Hinckley Allen has named Patrick A. Rogers as the firm’s new Managing Partner. A business lawyer and former chair of Hinckley Allen’s corporate department, he takes over the role from David J. Rubin, who had served as Managing Partner since 2014.
We caught up with Pat Rogers to learn more about his career, his vision for the future of the firm, working with the BBA, and much more.
This interview has been edited for length and clarity.
What inspired you to become a lawyer and follow the career path you did?
I come from a family of lawyers. My dad was a small-town lawyer in Woonsocket, RI. He had seven children—I’m the youngest—and he wanted all of us to go to law school. Several of my brothers and I took his advice, so it was a family thing. One of the other things that got me into law was my experience working on Capitol Hill for a U.S. senator, where I got an inside look at how laws are made. Lawyers are involved in both crafting and executing the law. Those two experiences—my family experience and some of my early post-college work experience—lit the flame for me to get into the legal business.
Do you have a particular highlight or two from your career that you’re especially proud of?
One moment on my career path I’m especially proud of happened before I started my legal career. I was a Peace Corps volunteer, which was a fantastic experience. I spent about three years in a small country in West Africa called Gabon. It taught me to be resourceful and community-minded, which has served me well.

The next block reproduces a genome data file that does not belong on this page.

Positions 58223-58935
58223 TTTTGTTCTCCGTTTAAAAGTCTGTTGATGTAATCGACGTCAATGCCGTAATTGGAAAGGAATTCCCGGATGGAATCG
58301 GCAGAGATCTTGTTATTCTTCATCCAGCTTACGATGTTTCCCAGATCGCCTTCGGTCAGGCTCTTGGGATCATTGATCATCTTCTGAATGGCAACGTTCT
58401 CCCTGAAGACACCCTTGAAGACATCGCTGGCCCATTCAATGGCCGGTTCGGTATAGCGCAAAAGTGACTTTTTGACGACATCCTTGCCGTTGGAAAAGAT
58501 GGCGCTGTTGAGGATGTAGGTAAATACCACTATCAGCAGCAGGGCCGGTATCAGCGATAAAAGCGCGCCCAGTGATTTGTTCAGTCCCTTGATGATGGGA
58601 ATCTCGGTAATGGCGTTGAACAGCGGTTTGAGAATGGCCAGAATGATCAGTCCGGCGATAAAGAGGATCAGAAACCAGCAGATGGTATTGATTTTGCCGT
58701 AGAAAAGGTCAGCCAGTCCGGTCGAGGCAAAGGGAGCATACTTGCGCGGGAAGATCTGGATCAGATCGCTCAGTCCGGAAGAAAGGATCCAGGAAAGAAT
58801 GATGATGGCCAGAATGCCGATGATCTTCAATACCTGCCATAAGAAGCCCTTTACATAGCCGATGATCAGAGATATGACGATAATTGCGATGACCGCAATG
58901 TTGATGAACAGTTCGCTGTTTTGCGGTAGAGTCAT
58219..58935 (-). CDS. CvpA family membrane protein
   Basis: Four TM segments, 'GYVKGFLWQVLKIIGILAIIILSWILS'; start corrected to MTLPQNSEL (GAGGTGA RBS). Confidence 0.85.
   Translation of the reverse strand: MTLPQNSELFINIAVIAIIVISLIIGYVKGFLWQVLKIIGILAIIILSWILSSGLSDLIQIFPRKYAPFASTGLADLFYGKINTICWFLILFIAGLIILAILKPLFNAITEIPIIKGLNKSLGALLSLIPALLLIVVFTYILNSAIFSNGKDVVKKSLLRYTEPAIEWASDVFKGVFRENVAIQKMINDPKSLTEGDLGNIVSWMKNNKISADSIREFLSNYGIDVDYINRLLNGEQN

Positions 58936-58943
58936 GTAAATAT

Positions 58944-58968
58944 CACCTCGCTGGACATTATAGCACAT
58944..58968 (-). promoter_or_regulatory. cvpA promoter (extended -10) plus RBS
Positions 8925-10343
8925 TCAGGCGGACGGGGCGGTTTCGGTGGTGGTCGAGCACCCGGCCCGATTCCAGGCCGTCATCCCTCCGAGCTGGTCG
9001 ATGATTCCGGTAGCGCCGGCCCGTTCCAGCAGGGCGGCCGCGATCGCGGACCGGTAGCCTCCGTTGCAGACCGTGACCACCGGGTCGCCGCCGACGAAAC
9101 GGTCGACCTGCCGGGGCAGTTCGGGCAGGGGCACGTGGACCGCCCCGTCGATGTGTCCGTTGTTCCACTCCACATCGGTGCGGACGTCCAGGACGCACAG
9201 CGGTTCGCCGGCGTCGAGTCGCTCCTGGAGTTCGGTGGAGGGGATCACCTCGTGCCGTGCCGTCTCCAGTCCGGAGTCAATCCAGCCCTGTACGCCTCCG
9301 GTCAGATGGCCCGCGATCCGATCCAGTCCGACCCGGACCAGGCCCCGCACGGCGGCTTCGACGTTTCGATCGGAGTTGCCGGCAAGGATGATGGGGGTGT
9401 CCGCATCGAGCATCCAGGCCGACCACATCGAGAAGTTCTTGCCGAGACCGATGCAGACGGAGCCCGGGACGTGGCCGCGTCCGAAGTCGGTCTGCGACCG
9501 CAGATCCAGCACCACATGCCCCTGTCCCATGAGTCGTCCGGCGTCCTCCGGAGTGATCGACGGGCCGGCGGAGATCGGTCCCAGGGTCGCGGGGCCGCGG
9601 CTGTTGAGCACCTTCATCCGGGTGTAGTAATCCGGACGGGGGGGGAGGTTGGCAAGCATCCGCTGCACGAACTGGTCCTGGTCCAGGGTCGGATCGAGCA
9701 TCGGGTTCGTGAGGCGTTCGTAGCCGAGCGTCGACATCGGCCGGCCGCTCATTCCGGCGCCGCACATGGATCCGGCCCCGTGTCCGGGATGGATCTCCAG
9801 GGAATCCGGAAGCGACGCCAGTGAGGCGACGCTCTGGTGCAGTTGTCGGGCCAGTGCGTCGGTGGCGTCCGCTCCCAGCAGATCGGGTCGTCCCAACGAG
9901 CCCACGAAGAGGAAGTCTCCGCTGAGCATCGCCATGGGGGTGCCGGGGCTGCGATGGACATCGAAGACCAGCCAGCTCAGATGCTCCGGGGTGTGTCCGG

Another highlight from my time working on Capitol Hill is where I developed a real interest in government. After graduating from Catholic University Law School, I went to work for Lincoln Chafee when he ran for governor of Rhode Island. I spent two years running his campaign for governor and then stayed on as his Chief of Staff when he won. I was able to see the government from the grassroots level as we set up his transition team, helped him populate a cabinet, and hired a whole new team of attorneys and staff.
Obviously, these last few years have been a whirlwind, requiring a lot of adjusting on the fly and changing the way that we do things. How has that affected both your firm and you personally in terms of how you go about doing business?
Because of investments in technology and our decision to create a flexible work environment for attorneys and staff, we were able to service our clients and conduct business without missing a beat. We learned that as a firm, and as an industry, flexibility is here to stay. The ability to work remotely has benefited our workforce tremendously, while still allowing us to provide exceptional client service.
Adopting a flexible work schedule has allowed us to retain and attract talent without compromising our work product. As a firm, we’re intentional about creating a positive workplace culture. We continue to adapt to the challenges presented and invest in our people through training and mentorship.
How has the BBA helped you and your firm, and how do you envision that partnership moving forward?
I think it’s multifaceted. The BBA is preeminent in leading and organizing lawyers in the greater Boston community and throughout the Commonwealth. From our firm’s perspective, our lawyers at all stages have really enjoyed engaging with the BBA.
One, it’s an opportunity for both our junior lawyers and our more senior lawyers to contribute to the community and to the profession in terms of education. From an organizational point of view, our rising talent gets an opportunity to interact with a broader set of lawyers, to focus on areas of particular interest, whether it’s diversity or business development, or just excellence in all regards.